ERIKS - Technical Manual - O-Ring Gland Design Information

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SEALINGELEMENTS12. O-ring Gland DesignThe following pages contain basicO-ring gland design information.Please contact the local ERIKS representative if an application does notclearly fall into these design parameters.Static ApplicationsThere are five types of static O-ringapplications: Flange seal Radial seal Dovetail seal Boss seal Crush sealFlange Seal (Axial Seal)In flange seal glands, the two flangesare assembled with metal to metalcontact. So in fact there is noremarkable gap and no risk forextrusion of the O-ring as long as theconstruction does not deform undersystem pressure.(fig. 1-26).When system pressure is from the outside, the groove inside diameter is ofprimary importance and the groovewidth then determines the outsidediameter. When system pressure isfrom the inside the reverse is true.Radial SealBecause the metal parts are pressedor screwed together there is always aclearance gap with risk for extrusion.(fig. 1-27).Dovetail sealAlso here there is a metal to metal contact as long as the construction will notdeform under system pressure.(fig. 1-30).Boss sealThe groove dimensions are incorporatedin the standard dimensions.102PressureoutsidePressureinsideFig. 1-26x surface finish in µ RaFig. 1-30Surface Finish Static GroovesStraight-sided grooves are best to prevent extrusion or nibbling. Five degreesloping sides are easier to machineand are suitable for lower pressures.Surface finishes up to 64 to 125 RMSwith no burrs, nicks, or scratches arerecommended.The method used to produce the finishis important. If the finish is producedby machining the part on a lathe, or bysome other method that producesscratches and ridges that follow thedirection of the machinehead, a veryrough surface will still seal effectively.Other methods, however, such as endmilling, will produce scratches that cutacross the O-ring. Even these mayhave a rather high roughness value ifthe profile across them shows roundedscratches that the rubber can readilyflow into.Fig. 1-27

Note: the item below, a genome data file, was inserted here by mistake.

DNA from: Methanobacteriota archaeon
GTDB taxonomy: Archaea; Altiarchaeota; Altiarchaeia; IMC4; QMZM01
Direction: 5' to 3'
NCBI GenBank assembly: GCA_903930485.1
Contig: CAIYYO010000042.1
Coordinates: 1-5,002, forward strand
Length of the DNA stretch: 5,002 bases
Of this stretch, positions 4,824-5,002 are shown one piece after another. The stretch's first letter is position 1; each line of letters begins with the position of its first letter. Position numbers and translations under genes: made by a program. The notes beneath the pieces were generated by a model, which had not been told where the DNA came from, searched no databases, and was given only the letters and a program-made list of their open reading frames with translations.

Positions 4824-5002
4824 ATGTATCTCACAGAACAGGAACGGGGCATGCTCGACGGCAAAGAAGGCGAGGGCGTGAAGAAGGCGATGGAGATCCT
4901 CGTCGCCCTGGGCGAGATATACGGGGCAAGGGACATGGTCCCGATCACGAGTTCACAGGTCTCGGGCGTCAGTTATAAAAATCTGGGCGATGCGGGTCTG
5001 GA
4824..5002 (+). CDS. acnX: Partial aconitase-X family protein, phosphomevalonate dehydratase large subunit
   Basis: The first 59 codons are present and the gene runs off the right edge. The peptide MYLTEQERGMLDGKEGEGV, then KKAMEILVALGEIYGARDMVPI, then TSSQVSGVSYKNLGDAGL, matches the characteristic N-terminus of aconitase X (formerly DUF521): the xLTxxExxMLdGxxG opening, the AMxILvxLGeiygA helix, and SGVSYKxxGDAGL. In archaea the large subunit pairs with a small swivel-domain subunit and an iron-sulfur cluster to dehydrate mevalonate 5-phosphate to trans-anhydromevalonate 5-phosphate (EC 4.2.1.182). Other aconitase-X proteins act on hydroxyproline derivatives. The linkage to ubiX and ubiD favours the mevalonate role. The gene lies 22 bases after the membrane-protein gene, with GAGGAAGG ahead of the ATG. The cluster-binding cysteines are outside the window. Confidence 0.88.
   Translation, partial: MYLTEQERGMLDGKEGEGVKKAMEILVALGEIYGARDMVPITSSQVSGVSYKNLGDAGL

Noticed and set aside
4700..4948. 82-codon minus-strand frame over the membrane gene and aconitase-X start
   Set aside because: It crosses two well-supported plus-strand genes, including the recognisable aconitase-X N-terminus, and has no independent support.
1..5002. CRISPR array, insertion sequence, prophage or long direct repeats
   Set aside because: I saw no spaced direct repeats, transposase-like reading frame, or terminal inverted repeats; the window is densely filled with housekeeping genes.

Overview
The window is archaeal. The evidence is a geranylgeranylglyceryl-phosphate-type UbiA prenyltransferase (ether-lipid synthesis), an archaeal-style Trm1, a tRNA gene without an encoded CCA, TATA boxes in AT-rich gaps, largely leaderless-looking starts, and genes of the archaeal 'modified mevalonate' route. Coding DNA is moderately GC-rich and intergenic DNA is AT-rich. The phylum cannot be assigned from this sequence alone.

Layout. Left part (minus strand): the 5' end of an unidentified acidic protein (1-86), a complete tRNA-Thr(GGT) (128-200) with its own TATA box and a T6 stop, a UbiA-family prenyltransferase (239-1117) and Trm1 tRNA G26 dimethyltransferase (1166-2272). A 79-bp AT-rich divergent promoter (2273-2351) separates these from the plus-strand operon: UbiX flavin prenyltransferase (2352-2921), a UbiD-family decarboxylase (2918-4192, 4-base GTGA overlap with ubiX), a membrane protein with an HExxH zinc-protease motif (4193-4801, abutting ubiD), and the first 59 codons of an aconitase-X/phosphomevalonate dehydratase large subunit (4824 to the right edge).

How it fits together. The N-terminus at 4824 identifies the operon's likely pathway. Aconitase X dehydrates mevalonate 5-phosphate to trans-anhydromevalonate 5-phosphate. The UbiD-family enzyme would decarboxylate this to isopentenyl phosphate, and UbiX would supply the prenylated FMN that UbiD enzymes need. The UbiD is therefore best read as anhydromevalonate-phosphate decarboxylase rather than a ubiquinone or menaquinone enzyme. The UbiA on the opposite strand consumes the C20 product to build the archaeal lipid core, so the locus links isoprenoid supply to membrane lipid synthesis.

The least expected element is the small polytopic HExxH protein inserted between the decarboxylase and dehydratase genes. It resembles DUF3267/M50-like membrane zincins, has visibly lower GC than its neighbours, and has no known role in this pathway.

TECHNICALDOCUMENTATIONO-RINGS12. O-ring Gland DesignDynamic ApplicationsThere are three types of dynamic applications: Reciprocating Seal Oscillating Seal Rotating SealApplication in reciprocating andoscillating motionsGroove dimensions for reciprocatingand oscillating applications are thesame.Dynamic applications, due to themotion against the O-ring, are morecomplicated than static applications.Fluid compatibility must be more carefully scrutinized because a volumeswell of more than 20% may lead todifficulties with high friction problemsand only a minimum of shrinkage, atmost 4%, can be tolerated to avoidleakage problems.Because of the movement between thegland parts there always is a clearancegap with a potential risk for extrusion ofthe O-ring.O-ring seals are best in dynamic applications when used on short stroke,relatively small diameter applications.Long stroke, large diameter seals aremore susceptible to spiral failure.Fig. 1-33Application of O-rings in rotarymotionsIn a rotating application a shaft continuously rotates in the inside diameter ofthe O-ring, causing friction and heat.Because rubber is a poor conductor ofheat, the O-ring can loose its properties. To minimize or reduce wear, thefollowing could be done; howeverconsult the local ERIKS representative: confirm amount of squeeze. use the smallest possible crosssection. select an O-ring with internal lubrication or use low friction minerals. do not exceed a temperature of212 F (100 C). do not use a shaft which is largerthan the inside diameter of the Oring. provide lubrication. do not let the O-ring rotate in thegroove, only relative to the shaft. rough sealing surfaces of the groovewill prevent rotation. check surface finish(may be too rough)Installing the O-ringMating metal surfaces are generally ofdifferent metals, with one metal beingsofter than the other. The O-ringgroove should be put in the softer ofthe metals. In the event that the metalswear on each other the harder metalwill be less damaged, thus insuring agood sealing surface.Surface Finish for Dynamic GroovesStraight-sided grooves are best to prevent extrusion or nibbling. Five degreesloping sides are easier to machineand are suitable for pressures up to1500 psi. (100 bar). The rubbing surfaces should be 8 to 16 RMS withoutlongitudinal or circumferential scratches.Best surfaces are honed, burnished, orhard chrome plated. Finishes ofdynamic contacting surfaces have a lotto do with the life of the O-ring seals.Appropriate surface finishes are important. Limits of maximum roughness forglands are given. Rougher finishes willcause excessive wear. Finer finishesreduce lubrication to the O-ring andmay result in stick slipping and irregular wear. Surface roughness valuesless than 5 micro inches (0,15µmRa)are not recommended for dynamic Oring seals. The surface must be roughenough to hold small amounts of oil.Finishes below 5 RMS wipe too cleanfor good moving seal life.Steel or cast iron cylinder bores arepreferred. They should be thickenough not to expand or breathe withpressure, otherwise the radial clearance gap may expand and contractwith pressure fluctuations-causingnibbling of the O-ring.103